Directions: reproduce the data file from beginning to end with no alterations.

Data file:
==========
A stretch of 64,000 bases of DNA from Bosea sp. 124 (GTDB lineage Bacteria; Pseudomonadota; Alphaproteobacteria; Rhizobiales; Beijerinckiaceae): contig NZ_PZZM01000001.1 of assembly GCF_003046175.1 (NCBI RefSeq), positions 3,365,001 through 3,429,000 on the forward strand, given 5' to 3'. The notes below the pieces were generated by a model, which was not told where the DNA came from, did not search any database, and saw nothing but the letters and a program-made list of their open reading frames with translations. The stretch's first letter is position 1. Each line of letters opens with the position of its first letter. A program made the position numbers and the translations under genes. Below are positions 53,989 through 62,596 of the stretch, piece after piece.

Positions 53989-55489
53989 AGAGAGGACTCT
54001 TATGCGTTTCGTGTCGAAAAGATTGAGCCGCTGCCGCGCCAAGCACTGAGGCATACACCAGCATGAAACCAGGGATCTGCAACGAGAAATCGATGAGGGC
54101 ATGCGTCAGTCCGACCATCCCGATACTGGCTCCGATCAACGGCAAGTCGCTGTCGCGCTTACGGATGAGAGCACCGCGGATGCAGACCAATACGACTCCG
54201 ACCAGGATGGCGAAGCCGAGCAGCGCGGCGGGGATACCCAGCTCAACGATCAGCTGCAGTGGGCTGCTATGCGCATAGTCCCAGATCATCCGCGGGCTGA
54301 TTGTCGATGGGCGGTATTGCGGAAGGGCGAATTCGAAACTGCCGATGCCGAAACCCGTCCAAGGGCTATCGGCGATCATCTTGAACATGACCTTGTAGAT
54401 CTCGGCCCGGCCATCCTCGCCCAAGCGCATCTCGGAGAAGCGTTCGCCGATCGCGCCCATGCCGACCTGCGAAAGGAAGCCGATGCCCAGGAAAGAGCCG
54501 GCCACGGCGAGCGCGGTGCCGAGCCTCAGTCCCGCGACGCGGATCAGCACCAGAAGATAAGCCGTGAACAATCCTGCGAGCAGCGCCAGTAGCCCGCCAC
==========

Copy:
A stretch of 64,000 bases of DNA from Bosea sp. 124 (GTDB lineage Bacteria; Pseudomonadota; Alphaproteobacteria; Rhizobiales; Beijerinckiaceae): contig NZ_PZZM01000001.1 of assembly GCF_003046175.1 (NCBI RefSeq), positions 3,365,001 through 3,429,000 on the forward strand, given 5' to 3'. The notes below the pieces were generated by a model, which was not told where the DNA came from, did not search any database, and saw nothing but the letters and a program-made list of their open reading frames with translations. The stretch's first letter is position 1. Each line of letters opens with the position of its first letter. A program made the position numbers and the translations under genes. Below are positions 53,989 through 62,596 of the stretch, piece after piece.

Positions 53989-55489
53989 AGAGAGGACTCT
54001 TATGCGTTTCGTGTCGAAAAGATTGAGCCGCTGCCGCGCCAAGCACTGAGGCATACACCAGCATGAAACCAGGGATCTGCAACGAGAAATCGATGAGGGC
54101 ATGCGTCAGTCCGACCATCCCGATACTGGCTCCGATCAACGGCAAGTCGCTGTCGCGCTTACGGATGAGAGCACCGCGGATGCAGACCAATACGACTCCG
54201 ACCAGGATGGCGAAGCCGAGCAGCGCGGCGGGGATACCCAGCTCAACGATCAGCTGCAGTGGGCTGCTATGCGCATAGTCCCAGATCATCCGCGGGCTGA
54301 TTGTCGATGGGCGGTATTGCGGAAGGGCGAATTCGAAACTGCCGATGCCGAAACCCGTCCAAGGGCTATCGGCGATCATCTTGAACATGACCTTGTAGAT
54401 CTCGGCCCGGCCATCCTCGCCCAAGCGCATCTCGGAGAAGCGTTCGCCGATCGCGCCCATGCCGACCTGCGAAAGGAAGCCGATGCCCAGGAAAGAGCCG
54501 GCCACGGCGAGCGCGGTGCCGAGCCTCAGTCCCGCGACGCGGATCAGCACCAGAAGATAAGCCGTGAACAATCCTGCGAGCAGCGCCAGTAGCCCGCCAC